Training for ADLs by Moving From Lying to Sitting

When you're first recovering from a neck or low back injury much of your treatment may center on decreasing symptoms and learning about the positions that are safe for you to take.

Soon, though, your therapist may start teaching you some very basic moves. Such movements include rolling, getting up and getting down from your bed, a chair or even the floor, getting into and out of your car and more. Becoming proficient at doing these basic actions will likely help reduce or minimize pain as you go about your daily business.

Not only that but practicing activities of daily living (ADLs) gives you a chance to practice your neutral spine for real-life situations. A neutral spine is a key component of back safe ADLs (as well as exercises designed for therapeutic results).


Back Safe Rolling Instructions

A woman laying on the ground with her head resting on book

Getty Images / Tony Hutchings

Whether you are moving from your back to your side, your side to your front or your front to your side, rolling is a handy skill to have. It is often used to change sleeping positions.

For this example, let's try rolling from a supine position (i.e. lying on your back) to lying on your side.

The first thing to do when rolling is to locate your neutral spine. Follow that with the drawing in maneuver. These two initial steps will likely help you establish the support necessary for transitioning to a different position while lying down.


It's important to roll your trunk as one unit. To do this, you might imagine there's a stiff pole or rod that goes down the center of your body (spinal column) from the head through pelvis. The rod image may help you keep your ribs, shoulders and/or pelvis from moving independently of one another as you roll.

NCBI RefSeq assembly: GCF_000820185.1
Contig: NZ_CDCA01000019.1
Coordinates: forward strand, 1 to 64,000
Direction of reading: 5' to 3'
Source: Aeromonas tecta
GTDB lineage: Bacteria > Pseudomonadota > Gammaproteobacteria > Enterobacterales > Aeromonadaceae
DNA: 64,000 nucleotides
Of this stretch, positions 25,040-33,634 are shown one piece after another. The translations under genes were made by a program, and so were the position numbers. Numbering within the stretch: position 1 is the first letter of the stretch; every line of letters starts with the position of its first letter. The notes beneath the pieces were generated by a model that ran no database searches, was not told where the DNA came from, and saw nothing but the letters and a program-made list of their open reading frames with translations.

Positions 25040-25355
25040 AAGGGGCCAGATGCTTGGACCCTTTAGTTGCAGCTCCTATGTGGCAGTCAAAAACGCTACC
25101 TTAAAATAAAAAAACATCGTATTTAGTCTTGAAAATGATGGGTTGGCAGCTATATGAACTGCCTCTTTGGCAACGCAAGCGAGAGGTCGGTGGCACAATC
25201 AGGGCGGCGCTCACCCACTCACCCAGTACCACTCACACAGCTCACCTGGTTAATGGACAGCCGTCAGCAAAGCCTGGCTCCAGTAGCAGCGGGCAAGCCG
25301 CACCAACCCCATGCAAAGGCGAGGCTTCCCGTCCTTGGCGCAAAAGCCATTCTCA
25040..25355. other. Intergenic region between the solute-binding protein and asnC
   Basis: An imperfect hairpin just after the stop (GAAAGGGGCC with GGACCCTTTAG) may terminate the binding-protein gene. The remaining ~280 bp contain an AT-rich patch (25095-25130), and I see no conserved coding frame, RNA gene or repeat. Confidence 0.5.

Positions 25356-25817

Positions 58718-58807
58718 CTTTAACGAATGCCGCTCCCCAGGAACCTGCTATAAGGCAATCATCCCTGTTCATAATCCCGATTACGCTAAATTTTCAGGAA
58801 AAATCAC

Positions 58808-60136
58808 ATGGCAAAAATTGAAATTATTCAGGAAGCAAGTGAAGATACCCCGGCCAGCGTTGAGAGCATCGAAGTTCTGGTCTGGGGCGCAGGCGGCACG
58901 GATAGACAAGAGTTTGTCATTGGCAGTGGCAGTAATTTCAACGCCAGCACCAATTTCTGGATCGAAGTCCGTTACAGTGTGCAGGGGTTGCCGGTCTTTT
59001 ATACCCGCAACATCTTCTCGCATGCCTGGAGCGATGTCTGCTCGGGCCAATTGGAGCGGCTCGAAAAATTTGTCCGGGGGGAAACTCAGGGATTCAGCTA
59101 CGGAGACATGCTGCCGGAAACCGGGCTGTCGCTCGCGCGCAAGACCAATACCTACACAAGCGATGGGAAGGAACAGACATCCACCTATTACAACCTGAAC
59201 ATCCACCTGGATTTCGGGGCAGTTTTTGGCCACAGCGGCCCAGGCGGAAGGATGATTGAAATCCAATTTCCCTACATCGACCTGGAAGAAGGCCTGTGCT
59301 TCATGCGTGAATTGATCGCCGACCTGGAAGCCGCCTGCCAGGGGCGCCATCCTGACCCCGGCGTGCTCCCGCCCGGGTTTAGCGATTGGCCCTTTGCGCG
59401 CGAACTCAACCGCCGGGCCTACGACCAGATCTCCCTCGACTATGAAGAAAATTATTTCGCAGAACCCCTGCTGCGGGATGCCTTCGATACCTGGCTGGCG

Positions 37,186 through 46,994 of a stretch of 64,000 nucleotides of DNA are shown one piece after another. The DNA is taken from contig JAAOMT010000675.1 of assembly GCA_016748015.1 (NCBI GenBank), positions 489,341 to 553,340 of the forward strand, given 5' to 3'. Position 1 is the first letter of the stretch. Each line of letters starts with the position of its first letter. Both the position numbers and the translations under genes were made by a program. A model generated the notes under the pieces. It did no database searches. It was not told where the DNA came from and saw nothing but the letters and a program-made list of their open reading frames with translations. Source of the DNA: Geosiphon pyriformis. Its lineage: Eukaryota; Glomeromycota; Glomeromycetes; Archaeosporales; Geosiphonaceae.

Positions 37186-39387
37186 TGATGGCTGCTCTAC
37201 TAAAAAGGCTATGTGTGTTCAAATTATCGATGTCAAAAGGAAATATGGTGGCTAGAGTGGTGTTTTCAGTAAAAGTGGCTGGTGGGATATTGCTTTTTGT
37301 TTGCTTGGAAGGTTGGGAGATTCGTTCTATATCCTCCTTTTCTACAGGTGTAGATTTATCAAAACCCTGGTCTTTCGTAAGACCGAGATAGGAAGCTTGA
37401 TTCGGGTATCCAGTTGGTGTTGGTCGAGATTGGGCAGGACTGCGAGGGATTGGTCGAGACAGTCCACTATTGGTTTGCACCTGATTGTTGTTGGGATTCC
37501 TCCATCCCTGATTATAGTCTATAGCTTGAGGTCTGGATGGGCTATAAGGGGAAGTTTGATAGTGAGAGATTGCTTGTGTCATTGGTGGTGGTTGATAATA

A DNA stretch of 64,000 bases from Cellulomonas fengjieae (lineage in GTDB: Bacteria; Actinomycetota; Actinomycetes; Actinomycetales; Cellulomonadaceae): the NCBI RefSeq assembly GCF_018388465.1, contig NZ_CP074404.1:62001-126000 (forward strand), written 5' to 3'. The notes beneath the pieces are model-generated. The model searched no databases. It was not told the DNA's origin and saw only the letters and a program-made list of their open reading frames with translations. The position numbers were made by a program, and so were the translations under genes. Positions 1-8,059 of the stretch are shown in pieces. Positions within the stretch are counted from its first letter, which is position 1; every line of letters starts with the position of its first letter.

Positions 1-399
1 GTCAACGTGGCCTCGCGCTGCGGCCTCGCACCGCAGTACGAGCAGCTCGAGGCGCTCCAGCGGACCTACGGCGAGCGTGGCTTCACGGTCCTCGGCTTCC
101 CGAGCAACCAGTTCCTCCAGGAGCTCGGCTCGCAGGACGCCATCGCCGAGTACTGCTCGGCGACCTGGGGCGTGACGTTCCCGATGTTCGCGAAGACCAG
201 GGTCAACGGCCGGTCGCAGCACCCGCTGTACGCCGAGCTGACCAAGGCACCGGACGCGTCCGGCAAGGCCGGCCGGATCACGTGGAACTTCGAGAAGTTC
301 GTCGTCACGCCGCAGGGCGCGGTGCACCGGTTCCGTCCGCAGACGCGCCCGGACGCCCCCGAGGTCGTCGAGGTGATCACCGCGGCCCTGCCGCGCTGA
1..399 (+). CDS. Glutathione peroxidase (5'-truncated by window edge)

Of course, it's okay to use your arms and your top leg to help you get over, so don't fret about that.

You will need your new-found rolling skill for the next one: sitting to lying down or lying down to sitting.


Move From Lying to Sitting

You'll need the log roll move you just learned for the skill of going from sitting to lying on your back or vice versa.

Lie down on your back. Do the log roll such that you end up on your side. ​ As you move into this side-lying position, bend your hips and knees and push yourself up with your arms. 

As with the log roll, remember to keep your trunk stiff, especially from the pelvis to the rib cage. In other words, don't allow your spine to twist and bend as you roll. Instead, let the flexion in your knees and (especially) your hips take the force. Keep the spine supported but relaxed.


Move From Sitting to Lying

Use your legs and arms to take the weight and help you support your weight. If need be, place your arms in front of your body and use it as a support as you lower your body down. When you get to side-lying, your hip and knee joints should be bent to almost 90 degrees (i.e., they make right angles).

From the side-lying position, use your log rolling skills to take yourself onto your back (or front).

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  • Kinser, C., Colby, L.A., Therapeutic Exercise: Foundations and Techniques. 4th Edition. F.A. Davis Company. Philadelphia, PA. 2002.
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